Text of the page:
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MetFilm School London Undergraduate Open Day

Metfilm School

‘At Your Fingertips’: Editing horror with MA Post Production graduate Serene Adel Allen

By Elise Czyzowska

23 August 2022

Since completing her MA Post Production degree at MetFilm School London, Serene Adel Allen has been gaining experience as an editor for companies including Universal Music Group and Spirit Media, covering formats ranging from commercial and viral video creation, to narrative work.

When it comes to narrative films, Serene was able to hone her skills on her MetFilm School Graduation Project, At Your Fingertips. Directed by Thanos Pantsos (MA Directing), Serene worked as editor and sound designer on the film, which was an Official Selection for the Nightpiece Film Festival at 2019 Edinburgh Fringe.

At Your Fingertips is a horror/thriller that follows a husband on a video call to his pregnant wife, trying to guide her to safety after their call is interrupted by a ‘strange noise in the house’. In today’s blog, we spoke to Serene about the pressure of editing a horror film, from finding the best way to tell a story, to creating a believable sense of fear for the audience…

When did you know that video editing was the career path for you?

I’ve always been intrigued by how editing can create reactions or stir different emotions from the audience. This led to me studying Media and Film Studies at GCSE and A Level, and during my undergraduate degree, I joined the African-Caribbean Society as Media Coordinator. That’s when I taught myself to edit.

I found real satisfaction in producing videos for members of the Society, experimenting with ways to make them fun and productive, and even winning the ‘Do cool things that matter’ Google video challenge! I found a new love for video editing and knew specifically that it was a career I wanted to pursue.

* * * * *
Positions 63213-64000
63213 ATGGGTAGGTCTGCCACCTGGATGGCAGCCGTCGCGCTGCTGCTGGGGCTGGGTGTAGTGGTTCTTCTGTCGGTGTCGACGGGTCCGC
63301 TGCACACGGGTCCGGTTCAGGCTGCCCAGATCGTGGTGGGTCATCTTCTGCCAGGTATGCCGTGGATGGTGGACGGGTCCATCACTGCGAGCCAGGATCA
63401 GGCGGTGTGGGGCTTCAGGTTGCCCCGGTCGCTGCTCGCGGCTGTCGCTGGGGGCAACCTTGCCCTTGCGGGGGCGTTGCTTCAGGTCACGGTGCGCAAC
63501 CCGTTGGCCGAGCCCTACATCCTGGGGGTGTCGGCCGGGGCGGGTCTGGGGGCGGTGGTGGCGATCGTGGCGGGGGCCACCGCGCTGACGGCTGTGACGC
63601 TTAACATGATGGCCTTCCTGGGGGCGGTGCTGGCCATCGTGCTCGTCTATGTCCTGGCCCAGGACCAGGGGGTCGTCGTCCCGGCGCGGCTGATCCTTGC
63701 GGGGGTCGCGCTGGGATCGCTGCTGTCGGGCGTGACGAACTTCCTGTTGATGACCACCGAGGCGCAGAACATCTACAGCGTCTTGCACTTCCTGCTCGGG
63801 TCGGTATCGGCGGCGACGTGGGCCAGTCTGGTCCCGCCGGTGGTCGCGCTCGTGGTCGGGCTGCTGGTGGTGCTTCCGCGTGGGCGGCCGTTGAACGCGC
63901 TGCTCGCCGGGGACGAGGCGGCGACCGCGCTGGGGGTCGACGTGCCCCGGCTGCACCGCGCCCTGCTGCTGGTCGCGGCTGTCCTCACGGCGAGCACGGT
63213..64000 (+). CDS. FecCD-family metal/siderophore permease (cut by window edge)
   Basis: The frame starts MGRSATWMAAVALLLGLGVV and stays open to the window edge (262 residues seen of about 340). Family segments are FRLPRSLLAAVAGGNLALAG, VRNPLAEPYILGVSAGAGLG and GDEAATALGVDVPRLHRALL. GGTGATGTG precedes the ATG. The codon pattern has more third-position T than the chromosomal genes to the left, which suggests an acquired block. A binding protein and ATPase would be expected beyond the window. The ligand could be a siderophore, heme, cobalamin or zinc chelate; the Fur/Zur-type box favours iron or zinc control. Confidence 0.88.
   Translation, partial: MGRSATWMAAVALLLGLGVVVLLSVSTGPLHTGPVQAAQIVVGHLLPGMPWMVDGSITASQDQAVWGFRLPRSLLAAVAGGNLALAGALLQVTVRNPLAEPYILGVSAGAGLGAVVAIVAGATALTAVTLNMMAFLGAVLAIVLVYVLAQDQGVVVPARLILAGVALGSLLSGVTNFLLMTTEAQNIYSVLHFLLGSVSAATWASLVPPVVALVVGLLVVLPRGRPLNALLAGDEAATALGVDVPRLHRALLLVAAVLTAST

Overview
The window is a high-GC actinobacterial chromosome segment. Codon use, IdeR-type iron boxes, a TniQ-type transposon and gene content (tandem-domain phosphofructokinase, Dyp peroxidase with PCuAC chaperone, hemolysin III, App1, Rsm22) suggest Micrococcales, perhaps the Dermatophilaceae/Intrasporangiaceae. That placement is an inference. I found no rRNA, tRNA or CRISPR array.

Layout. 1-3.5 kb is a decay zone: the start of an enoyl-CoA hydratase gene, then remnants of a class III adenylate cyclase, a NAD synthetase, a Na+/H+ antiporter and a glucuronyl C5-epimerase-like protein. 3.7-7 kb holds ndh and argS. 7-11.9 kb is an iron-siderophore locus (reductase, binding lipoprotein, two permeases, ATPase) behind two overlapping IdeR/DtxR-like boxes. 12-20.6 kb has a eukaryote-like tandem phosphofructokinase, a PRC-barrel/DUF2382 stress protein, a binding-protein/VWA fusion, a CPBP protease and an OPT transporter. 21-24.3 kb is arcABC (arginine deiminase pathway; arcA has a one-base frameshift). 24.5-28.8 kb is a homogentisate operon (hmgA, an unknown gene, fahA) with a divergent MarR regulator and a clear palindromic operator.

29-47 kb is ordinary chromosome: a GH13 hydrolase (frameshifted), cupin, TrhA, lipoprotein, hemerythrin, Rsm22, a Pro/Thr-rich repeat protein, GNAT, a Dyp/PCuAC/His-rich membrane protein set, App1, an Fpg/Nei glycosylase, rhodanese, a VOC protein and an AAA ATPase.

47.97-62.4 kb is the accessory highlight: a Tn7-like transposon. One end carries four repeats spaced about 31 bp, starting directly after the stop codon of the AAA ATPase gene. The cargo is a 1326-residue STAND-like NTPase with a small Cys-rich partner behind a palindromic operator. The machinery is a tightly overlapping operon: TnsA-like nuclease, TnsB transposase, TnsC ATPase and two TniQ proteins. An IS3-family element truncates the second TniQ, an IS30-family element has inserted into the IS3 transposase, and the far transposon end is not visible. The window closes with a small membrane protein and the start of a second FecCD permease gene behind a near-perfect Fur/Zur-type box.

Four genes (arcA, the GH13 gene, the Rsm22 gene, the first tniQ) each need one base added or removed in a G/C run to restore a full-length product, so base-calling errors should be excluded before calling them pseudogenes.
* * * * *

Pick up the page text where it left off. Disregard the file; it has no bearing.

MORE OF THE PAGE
You’ve worked across multiple formats – do you have a favourite to work with?

My favourite would be narrative. I find it to be the format where you can be the most creative. Working on commercials or viral videos can sometimes be quite creatively limiting as the client can have very specific requirements, branding guidelines, or a call to action that they want to push. Although working on narrative may still be led by the director’s vision, I find that creative suggestions and ideas are more encouraged, and the editor’s opinion is more valued.

Every creative’s dream… seeing their name in the credits! Serene Adel Allen worked as Post Production Co-ordinator on BBC’s The Girl Before

You worked as the Editor and Sound Designer on At Your Fingertips – can you share a little about this experience?

I really enjoyed working on this short, and it was really rewarding to watch it all come together. What I remember the most about working on it was the hours it took to refine and really perfect it. It took a lot of dedication and patience to get the best results – I remember staying at MetFilm School for hours after the end of my day, watching things back, over and over again.